Copy into your RSS Reader
Copy into your Podcast App
July 28, 2015 Here at 13.7, we spend considerable time thinking about the similarities between art and science. Adam Frank, now, takes a look at one way they may differ.
July 20, 2015 While negative stereotypes are obviously harmful, new research shows that positive stereotypes — like assuming blanket qualities of a female leader — aren't so great either, says Tania Lombrozo.
July 17, 2015 If robots pose a danger, it's because, like cars, cranes and jackhammers, they're heavy machinery operating outside the performance specifications of flesh and blood human beings, says Alva Noë.
Ultramarathoner Scott Jurek.
Ted S. Warren/AP
July 16, 2015 Are vegan diets good for athletes? Ultrarunners, says anthropologist Barbara J. King, show us the answer is "yes."
July 14, 2015 Whether or not they involve genuine abstraction, words offer a way to reason and communicate — a respite from the tyranny of the specific, says commentator Tania Lombrozo.
Storms over the Bay of Bengal.
Courtesy of Mark Vanhoenacker
July 9, 2015 When you fly, is it all about the cramped cabin? Anthropologist Barbara J. King interviews a pilot whose book reconnects us to the joys of flying through the clouds.
Support The Programs You Love
Lewis Black, who voices "Anger," attends the Los Angeles premiere of "Inside Out" at the El Capitan Theatre in Los Angeles.
July 5, 2015 There is something downright terrifying about the new Pixar movie's nihilistic conception of ourselves as zombie puppets living in a confabulated universe, says commentator Alva Noë.
July 2, 2015 Unusual clusters of great white sharks are occurring just off a California beach where anthropologist Barbara J. King recently spent time, leading her to reflect on how much of nature is unseen by us.
June 25, 2015 A new book delves deeply, and emotionally, into the intelligence of octopuses. Giving it a rave review, anthropologist Barbara J. King says it may be time to offer captive octopuses their freedom.
Anna Faris and Chris Pratt arrive at the Los Angeles premiere of Jurassic World on June 9.
June 23, 2015 The movie's message is that, unable to learn from past mistakes, man remains morally in the caves — but with access to increasingly more powerful technologies, says commentator Marcelo Gleiser.
June 15, 2015 A new book about motherhood among Manhattan's elite has garnered a lot of attention. Commentator Tania Lombrozo suggests our obsession with parenting among the privileged stems from our own anxiety.
June 11, 2015 Coloring for adults is an activity surging in popularity. Commentator Barbara J. King discovers that coloring engages her senses, even easing, a bit, her grief at the loss of a parent.
June 10, 2015 Commentator Marcelo Gleiser examines whether there is truth to the phrase "ignorance is bliss," delving into the nature of physical reality and the limits of knowledge.
June 3, 2015 We have to start asking ourselves how long we are going to ignore what is obvious — that our meat-eating culture is not environmentally sustainable, says commentator Marcelo Gleiser.
Rembrant's The Anatomy Lesson of Dr. Nicolaes Tulp.
Fine Art Images/Heritage Images/Getty Images
May 29, 2015 The artist's painting of a medical school demonstration is more than just a picture; it is an occasion for thinking about the ways sight and thought, art and science, need each other, says Alva Noë.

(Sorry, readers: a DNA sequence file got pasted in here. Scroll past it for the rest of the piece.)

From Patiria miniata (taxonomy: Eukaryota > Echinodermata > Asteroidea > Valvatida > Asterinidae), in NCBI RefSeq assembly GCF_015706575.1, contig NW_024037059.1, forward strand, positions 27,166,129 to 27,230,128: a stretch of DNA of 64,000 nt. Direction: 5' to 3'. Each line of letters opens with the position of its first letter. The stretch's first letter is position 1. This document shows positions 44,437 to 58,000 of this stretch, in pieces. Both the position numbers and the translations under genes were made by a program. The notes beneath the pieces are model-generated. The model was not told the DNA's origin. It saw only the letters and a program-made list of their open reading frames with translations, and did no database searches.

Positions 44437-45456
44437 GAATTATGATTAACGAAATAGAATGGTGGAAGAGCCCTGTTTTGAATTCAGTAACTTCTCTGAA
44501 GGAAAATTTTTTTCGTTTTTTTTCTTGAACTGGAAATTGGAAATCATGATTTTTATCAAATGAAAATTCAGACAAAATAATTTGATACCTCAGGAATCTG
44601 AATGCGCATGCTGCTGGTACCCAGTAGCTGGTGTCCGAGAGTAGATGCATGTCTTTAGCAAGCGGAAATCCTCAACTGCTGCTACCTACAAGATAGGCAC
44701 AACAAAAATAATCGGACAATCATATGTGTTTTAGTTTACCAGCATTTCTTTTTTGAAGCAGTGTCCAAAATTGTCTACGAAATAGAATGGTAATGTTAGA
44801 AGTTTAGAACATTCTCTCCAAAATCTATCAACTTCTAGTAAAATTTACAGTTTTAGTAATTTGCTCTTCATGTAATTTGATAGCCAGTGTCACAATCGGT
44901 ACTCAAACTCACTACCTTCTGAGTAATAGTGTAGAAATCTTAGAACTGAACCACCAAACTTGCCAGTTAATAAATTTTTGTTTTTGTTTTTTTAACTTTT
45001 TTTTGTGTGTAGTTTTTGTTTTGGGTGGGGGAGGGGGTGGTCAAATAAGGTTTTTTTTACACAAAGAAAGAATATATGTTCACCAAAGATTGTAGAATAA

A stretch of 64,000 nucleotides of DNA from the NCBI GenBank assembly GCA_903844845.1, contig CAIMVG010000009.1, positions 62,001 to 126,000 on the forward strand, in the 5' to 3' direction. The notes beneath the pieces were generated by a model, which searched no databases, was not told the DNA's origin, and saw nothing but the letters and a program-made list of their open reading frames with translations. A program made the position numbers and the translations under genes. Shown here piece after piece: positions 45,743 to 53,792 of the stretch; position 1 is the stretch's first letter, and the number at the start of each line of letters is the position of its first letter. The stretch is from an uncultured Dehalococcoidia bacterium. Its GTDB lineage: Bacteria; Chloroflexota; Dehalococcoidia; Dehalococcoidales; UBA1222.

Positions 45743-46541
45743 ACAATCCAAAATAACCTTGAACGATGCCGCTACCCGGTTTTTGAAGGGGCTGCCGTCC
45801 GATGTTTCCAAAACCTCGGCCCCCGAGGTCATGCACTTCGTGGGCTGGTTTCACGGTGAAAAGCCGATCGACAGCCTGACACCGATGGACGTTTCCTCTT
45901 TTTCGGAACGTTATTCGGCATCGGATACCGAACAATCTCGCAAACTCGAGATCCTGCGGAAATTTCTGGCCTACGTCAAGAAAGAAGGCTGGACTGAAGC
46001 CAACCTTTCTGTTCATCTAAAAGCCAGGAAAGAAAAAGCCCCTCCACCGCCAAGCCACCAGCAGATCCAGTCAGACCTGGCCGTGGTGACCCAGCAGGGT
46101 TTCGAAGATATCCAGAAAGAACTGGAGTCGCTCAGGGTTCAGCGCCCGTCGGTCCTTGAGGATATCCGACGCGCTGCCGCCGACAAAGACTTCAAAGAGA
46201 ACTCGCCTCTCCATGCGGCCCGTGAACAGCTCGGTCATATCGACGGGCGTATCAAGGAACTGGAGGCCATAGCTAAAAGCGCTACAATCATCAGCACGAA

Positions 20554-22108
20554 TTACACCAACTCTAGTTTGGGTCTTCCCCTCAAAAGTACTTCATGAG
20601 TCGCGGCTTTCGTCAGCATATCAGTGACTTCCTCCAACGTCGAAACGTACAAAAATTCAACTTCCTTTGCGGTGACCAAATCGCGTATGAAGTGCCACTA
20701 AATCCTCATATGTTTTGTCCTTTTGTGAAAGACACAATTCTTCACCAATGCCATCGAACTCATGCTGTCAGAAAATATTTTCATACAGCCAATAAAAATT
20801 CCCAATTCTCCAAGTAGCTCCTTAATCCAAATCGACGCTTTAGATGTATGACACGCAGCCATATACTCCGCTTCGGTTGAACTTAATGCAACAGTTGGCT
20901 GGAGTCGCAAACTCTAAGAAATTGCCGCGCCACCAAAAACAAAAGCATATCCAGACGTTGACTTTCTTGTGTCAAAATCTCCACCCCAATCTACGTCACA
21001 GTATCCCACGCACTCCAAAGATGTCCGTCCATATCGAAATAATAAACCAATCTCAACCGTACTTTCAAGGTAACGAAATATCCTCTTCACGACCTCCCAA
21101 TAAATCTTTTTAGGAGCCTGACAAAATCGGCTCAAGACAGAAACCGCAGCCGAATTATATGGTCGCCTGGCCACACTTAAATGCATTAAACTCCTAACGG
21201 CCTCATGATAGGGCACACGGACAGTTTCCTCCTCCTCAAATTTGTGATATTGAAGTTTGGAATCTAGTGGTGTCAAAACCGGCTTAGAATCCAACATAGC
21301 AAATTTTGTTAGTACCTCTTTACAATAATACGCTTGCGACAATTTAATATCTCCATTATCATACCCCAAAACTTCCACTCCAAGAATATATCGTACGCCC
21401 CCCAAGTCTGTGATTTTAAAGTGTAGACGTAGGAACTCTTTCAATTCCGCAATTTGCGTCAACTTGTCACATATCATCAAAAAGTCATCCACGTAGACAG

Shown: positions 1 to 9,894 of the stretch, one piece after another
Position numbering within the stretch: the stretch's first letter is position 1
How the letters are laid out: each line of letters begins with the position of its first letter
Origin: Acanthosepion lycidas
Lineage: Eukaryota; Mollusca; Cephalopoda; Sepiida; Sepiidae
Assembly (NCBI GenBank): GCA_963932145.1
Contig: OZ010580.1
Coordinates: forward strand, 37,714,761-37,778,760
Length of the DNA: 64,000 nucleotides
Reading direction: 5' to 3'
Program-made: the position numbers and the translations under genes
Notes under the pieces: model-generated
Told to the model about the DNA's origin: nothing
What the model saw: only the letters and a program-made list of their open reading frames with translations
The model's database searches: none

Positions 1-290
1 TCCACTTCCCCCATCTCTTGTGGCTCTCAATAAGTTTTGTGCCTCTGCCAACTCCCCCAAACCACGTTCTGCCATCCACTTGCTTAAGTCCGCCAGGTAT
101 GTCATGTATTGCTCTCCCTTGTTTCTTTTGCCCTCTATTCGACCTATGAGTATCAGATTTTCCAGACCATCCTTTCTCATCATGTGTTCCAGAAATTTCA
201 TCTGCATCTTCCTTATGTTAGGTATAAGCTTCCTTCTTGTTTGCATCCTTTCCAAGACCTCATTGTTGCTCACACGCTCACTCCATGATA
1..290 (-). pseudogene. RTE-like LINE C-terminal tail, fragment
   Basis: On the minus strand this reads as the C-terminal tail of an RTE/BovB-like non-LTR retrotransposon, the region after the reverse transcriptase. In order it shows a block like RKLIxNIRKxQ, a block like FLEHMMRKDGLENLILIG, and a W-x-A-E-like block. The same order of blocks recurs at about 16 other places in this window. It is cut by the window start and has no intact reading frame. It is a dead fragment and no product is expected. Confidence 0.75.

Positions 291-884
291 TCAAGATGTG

May 22, 2015 Commentator Alva Noë weighs in on the Late Rembrandt exhibit at the Rijksmuseum — and what he took away from some of the artist's portraits.
May 21, 2015 Anthropologist Barbara J. King interviews Harvard University's Susan Greenhalgh, author of the new Fat-Talk Nation, who says one surprise is that compliments on weight loss may do more harm than good.
An orca swims with its baby at the Marineland animal exhibition park in Antibes, France, in 2013.
May 14, 2015 Amid recent public discourse on animal welfare, anthropologist Barbara J. King explores the role that science plays in how we think about, and treat, animals.
Drawings of animal figures in the life-size replica of Chauvet Cave in southern France.
May 7, 2015 Animal images painted 35,000 years ago at France's Chauvet Cave can now be seen in replica. Anthropologist Barbara J. King says this is much more than "fake" art.
May 5, 2015 The breakdown of time, the time that has been pacing your life since your birth, was born through technology. Living by the clock has changed the way we view the world, says astrophysicist Adam Frank.
May 4, 2015 A short and poignant poem for mothers, discovered accidentally by commentator Tania Lombrozo.
The Last of Us is a video game that breaks the traditional narrative form of storytelling in games.
April 28, 2015 For some people, "video game" doesn't conjure up images of anything considered worthwhile. But some games, like The Last of Us, belong to a time-honored story genre, says commentator Adam Frank.
April 27, 2015 Genetically modified foods are often regarded as "unnatural" and approached with distrust. Commentator Tania Lombrozo considers the psychology behind these reactions.
A view of a phytoplankton bloom near Alaska's Pribilof Islands. The milky green and light blue shading of the water indicates the presence of vast populations of microscopic phytoplankton.
April 22, 2015 On this Earth Day, Marcelo Gleiser points us to a trailer of the new movie, which calls for a change in perspective — a new way of relating to each other and to the planet.
Philadelphia Phillies shortstop Freddy Galvis has the ball but the New York Mets' David Wright is safe on an eighth-inning stolen base in New York on Tuesday.
April 17, 2015 The new baseball season is underway, and commentator Alva Noë, a first-time Little League coach, is struck by what Little League and the professional game share in common.
NPR thanks our sponsors
Become an NPR sponsor